Exactly, but I donít see why Rolex should be criticised for doing both well, isnít that the smart business play? (Criticised for the content of their marketing at times, yes, but thatís another issue).

    Where did I criticise them?

    You state that Rolex are where they are today through good leadership, prudent stewardship in difficult times, shrewd brand management, partnering correctly, focussed product development etc. like thatís an easy, fortuitous irrelevance to dismiss. Ability without application goes nowhere.
    I didn't criticise them for that. I was making the point that it wasn't their manufacturing or design that made them the success they are, but other factors.

    Quote Originally Posted by Stringer
    Itís a bit like criticising a winning football team for their goalkeeper making a series of brilliant saves - thatís not mere luck, itís part & parcel of a wider team effort, as much as a strikerís technical ability.
    I'll say it again, I didn't criticise them.

    Quote Originally Posted by Stringer
    What does it matter that JWT were engaged for marketing purposes? Do you think anyone looks at ĎThe Gherkiní and Millau Viaduct and supposes Norman Foster mixed the cement himself?
    You do realise that this is just a series of straw men?


    Quote Originally Posted by Stringer
    Itís overly simplistic to say that Rolex prospered through the Ďquartz crisisí via blind luck, just sitting on their hands and being the last ones standing.
    I certainly didn't say that they did. I said:

    Quote Originally Posted by Matt
    Their biggest success was that Wilsdorf handed the company over to a well chosen committee with a very conservative remit. While this slowed their growth over time and made them more conservative it meant that they hit the seventies oil shock and quartz crisis with no debts, no shareholders and a substantial capital reserve. Thus, what killed most of the Swiss industry put them in a position to capitalise. Which they did.
    Which is really quite different.

    Yes, Rolex are masters of marketing, both fair & foul, and it has played a huge amount in their success, but it doesnít change the underlying quality of the watches themselves, and how they have been technically developed to that position over the decades. If their watches were a load of cr*p supported by hyperbole Iíd view them differently.
    That's precisely my point. The watches are perfectly good, though rarely that much better than the competition, supported by hyperbole. And in fact beyond hyperbole. There are points where the advertising is simply false.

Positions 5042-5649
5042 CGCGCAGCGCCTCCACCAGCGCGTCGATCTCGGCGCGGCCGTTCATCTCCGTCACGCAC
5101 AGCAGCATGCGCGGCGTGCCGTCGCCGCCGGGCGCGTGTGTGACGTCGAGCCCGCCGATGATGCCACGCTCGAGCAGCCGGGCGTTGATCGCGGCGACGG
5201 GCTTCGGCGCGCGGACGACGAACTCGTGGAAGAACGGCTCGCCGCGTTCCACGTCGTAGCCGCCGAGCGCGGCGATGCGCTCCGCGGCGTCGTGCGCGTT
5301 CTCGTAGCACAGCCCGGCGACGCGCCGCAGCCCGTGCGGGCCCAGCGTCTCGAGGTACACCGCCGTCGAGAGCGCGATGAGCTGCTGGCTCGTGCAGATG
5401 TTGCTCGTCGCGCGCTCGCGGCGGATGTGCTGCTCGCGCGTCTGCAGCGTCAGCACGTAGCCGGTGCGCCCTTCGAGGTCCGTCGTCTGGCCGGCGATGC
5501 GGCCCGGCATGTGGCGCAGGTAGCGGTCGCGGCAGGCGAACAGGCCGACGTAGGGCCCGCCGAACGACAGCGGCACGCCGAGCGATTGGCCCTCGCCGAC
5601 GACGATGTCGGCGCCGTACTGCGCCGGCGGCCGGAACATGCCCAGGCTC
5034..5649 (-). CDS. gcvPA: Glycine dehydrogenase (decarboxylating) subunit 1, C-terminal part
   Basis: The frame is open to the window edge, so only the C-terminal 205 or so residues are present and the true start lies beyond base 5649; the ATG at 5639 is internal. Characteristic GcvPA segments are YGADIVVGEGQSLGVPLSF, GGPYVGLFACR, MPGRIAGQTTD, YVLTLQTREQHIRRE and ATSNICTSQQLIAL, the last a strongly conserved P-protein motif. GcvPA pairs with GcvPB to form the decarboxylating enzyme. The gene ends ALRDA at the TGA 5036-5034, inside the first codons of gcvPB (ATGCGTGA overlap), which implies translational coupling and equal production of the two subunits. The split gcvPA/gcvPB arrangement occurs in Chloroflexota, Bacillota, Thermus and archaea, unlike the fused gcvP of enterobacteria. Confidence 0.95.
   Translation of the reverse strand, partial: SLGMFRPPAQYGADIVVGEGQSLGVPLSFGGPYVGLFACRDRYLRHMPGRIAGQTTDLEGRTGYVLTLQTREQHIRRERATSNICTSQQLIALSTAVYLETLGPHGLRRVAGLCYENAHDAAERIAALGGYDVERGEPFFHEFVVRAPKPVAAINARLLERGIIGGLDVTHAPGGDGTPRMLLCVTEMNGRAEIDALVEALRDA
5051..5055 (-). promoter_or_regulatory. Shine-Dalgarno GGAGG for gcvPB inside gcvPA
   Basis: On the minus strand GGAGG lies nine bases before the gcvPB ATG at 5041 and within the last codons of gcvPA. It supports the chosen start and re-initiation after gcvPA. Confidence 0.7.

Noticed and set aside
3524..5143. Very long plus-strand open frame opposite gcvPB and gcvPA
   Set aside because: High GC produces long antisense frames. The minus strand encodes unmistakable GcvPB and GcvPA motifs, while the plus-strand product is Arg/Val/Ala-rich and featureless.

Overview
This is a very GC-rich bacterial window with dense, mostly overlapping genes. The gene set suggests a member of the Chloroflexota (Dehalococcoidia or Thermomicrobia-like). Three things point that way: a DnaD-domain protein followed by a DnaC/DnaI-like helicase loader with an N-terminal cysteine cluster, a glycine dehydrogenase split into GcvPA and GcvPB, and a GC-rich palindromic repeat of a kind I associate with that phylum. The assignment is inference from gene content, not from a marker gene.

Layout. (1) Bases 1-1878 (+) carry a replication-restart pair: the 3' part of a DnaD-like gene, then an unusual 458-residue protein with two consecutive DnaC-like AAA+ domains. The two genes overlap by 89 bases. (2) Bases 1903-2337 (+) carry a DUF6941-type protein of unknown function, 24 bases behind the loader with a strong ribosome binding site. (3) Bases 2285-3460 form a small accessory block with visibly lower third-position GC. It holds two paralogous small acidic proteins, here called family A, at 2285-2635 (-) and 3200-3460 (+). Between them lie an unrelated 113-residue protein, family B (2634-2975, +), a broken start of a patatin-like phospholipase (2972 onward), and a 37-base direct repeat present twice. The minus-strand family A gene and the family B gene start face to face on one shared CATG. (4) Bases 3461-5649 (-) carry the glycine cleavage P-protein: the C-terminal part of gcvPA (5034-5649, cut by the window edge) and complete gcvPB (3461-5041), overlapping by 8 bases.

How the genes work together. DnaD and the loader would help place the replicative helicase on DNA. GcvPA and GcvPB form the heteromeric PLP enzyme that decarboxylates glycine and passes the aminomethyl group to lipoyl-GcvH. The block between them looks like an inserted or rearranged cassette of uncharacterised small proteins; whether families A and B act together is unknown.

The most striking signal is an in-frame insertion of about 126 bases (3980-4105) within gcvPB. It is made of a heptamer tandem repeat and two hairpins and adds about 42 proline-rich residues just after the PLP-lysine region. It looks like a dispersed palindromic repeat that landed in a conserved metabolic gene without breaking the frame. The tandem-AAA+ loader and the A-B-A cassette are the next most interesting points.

Itís subjective on the one hand to rake through historical sources on the internet as a means of criticism in a relatively narrow factual aspect, yet on the other provide little credit for both modern development and historical achievement.
    No, for all the dysphemism, there are objective facts about who made what first, about who wore what where and so on. There are objective facts about the hyperbole of Rolex's advertising and so on.

    As for providing credit, you clearly missed my translation and praise of Rolex's constitution. We were not discussing modern developments.

    Oh, I have zero doubt of that, and I hope that you do continue - I enjoy the more substantial threads on here, and your contributions to them - but as youíll be keenly aware, horology didnít begin & end on a mountain in Nepal, anymore than it does with Rolex.
    I'm keenly aware of that.

    https://forum.tz-uk.com/showthread.p...nd-Really-Wear


  27. #77
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    Quote Originally Posted by geoffcotton View Post
    Unbelievable win for Tiger. If youíve ever noticed most players do not wear a watch when playing, with the exception of Bubba Watson, but when the players are giving their post match media interview, they always have a watch on and generally make it really obvious to get the watch in camera range. Watch Rory next time, he discreetly scratches his nose to give the watch some air time.

    I bet their watch collection are amazing.......
    Phil Mickelson usually wears a manual wind Cellini while actually playing.